“People are comfortable being told what to think.”
– Paul Beatty
An article* in the Financial Times – which you have to subscribe to in order to read – suggests that the Brexiters were nostalgic for the time when the evil Hun, Hitler, had been beaten on the beaches and in the Battle of Britain, and ‘we’ brave Londoners (and the folk who lived in the industrial cities in the Midlands) had withstood the Blitz.
But anyone who remembers that time will be in their 80s now and “fought the war for the likes of us”, They are unlikely to pine for the horrors they experienced. I’d suggest too that because the European Union / Common Market was established to avoid future wars in Europe, at least among its members, then octogenarians are more likely to have voted to remain.
So the nostalgia can only be for the cosiness of post war England. On the radio there was Listen With Mother whose “signature tune evokes the warmth and tenderness of childhood security.”
Quarter to two, quarter to two … ding … ding … ding
Mums had Housewives’ Choice (audio) while Dad had Worker’s Playtime which was originally intended as a morale-booster for industrial workers in Britain during World War II, and was broadcast from a factory canteen “somewhere in Britain”.
Note: Strict rules were applied: predominantly familiar pieces, nothing lethargic, consistent volume, avoidance of overloud drumming (which could sound like gunfire), and generally cheerful programmes to which workers could whistle or sing. Jazz was discouraged as, by its very nature, it often deviates from the melody, which had to be clear at all times.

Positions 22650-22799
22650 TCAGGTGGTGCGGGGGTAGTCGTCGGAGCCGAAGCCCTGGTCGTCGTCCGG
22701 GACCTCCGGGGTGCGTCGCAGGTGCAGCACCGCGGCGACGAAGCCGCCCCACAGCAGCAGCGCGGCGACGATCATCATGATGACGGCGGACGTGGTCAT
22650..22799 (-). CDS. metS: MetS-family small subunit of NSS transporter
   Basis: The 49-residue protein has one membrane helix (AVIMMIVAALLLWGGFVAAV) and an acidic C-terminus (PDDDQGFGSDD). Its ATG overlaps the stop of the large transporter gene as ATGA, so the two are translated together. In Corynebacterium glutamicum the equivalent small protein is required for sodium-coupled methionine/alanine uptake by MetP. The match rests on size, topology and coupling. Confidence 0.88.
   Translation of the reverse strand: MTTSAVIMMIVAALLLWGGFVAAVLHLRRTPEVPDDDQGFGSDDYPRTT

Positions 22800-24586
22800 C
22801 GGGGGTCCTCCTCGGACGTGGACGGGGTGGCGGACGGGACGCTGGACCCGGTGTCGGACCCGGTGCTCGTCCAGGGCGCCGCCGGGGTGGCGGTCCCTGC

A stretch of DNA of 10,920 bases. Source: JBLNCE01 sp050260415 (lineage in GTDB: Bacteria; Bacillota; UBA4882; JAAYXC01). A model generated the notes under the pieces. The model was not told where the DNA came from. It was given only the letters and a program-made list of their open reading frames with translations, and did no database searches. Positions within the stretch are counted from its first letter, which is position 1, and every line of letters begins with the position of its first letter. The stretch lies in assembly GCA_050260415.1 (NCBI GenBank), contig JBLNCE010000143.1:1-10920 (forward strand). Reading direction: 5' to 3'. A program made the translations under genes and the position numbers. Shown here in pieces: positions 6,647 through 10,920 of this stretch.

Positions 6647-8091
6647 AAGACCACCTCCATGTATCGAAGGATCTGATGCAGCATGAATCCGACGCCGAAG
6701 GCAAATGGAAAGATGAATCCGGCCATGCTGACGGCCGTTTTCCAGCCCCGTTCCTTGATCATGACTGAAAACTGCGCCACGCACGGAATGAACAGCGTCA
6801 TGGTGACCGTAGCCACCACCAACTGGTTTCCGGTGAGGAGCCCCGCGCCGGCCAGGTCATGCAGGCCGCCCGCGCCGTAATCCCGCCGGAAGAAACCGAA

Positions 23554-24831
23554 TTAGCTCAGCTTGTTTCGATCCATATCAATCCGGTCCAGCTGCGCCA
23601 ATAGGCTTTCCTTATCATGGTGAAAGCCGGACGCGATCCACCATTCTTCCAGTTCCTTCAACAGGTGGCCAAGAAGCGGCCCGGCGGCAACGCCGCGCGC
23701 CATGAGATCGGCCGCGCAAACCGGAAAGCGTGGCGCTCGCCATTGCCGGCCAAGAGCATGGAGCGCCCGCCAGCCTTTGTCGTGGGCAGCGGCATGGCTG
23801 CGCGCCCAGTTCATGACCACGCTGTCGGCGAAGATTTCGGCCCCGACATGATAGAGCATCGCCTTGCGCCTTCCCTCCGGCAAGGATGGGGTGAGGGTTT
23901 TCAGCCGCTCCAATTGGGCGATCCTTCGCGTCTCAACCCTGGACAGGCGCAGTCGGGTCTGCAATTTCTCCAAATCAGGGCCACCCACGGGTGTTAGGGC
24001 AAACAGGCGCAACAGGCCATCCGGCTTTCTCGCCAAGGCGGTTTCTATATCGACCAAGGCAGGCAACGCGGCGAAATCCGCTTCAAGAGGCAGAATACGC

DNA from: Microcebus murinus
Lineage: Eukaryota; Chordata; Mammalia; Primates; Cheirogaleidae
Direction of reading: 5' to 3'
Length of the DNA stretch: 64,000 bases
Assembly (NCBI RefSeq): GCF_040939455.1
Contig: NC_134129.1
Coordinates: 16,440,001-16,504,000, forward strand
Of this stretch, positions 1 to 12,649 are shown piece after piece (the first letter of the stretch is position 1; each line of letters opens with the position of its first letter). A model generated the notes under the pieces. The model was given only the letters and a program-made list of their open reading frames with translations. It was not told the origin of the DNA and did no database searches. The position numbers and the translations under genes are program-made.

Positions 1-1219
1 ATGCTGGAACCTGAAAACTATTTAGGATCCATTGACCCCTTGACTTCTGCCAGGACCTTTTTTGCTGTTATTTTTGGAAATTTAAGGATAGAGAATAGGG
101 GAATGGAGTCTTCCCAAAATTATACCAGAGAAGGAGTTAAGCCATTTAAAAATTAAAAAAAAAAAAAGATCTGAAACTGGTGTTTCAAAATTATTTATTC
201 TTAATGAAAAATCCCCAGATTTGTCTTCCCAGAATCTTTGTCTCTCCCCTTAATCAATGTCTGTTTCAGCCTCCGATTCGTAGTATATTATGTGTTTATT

The postwar workers were returning servicemen who replaced the women who had (wo)manned the machines while Dad was fighting the Huns. There wasn’t much choice when it came to radio programmes, so housewives probably also did the chores with Music While You Work (audio) keeping her cheerful.
And we children helped Mummy with her shopping ….
… after which she cooked Daddy’s dinner …
Yep, those days were all white … erm … all right?
Not quite; we had Lawal in our house, but in other parts of our fair city there were signs of bigotry.
Yet it was the Irish who rebuilt the city in the post war years … and the motorways.
The ‘coloureds’ also faced a colour bar, even though most of them came from former colonies.
And so we come to the present day, and the conclusion that the case of Stojan Jankovic suggests that many, but hopefully not all, Brexiters, and Prime Minister May’s regime have something in common with Hitler and his allies.
Serbs expelled from their homes in the Independent State of Croatia
‘Stoly’ fled the war in Serbia 26 years ago in fear for his life, and he came to the UK seeking asylum fifteen years ago which was refused on the grounds that the war there was finished. Every month, in good faith, he has reported to the Immigration office, Yet on 30th March, last Thursday, he was suddenly arrested with no notice, and taken to a detention centre in Dorset, many miles from his home in Kentish Town, north London.
Today’s Serbia is not the country he knew and he will certainly be homeless there. His home is in the UK where he has, worked hard, has paid tax and national insurance, and enjoys the support of “a community who respect, love, and hold him dear.“
As I post this, I have no information about his current status. Will he be deported tomorrow? If he is, then May’s government will be as guilty of ethnic cleansing as Hitler and his allies.
*This article makes uncomfortable reading about the generation gap.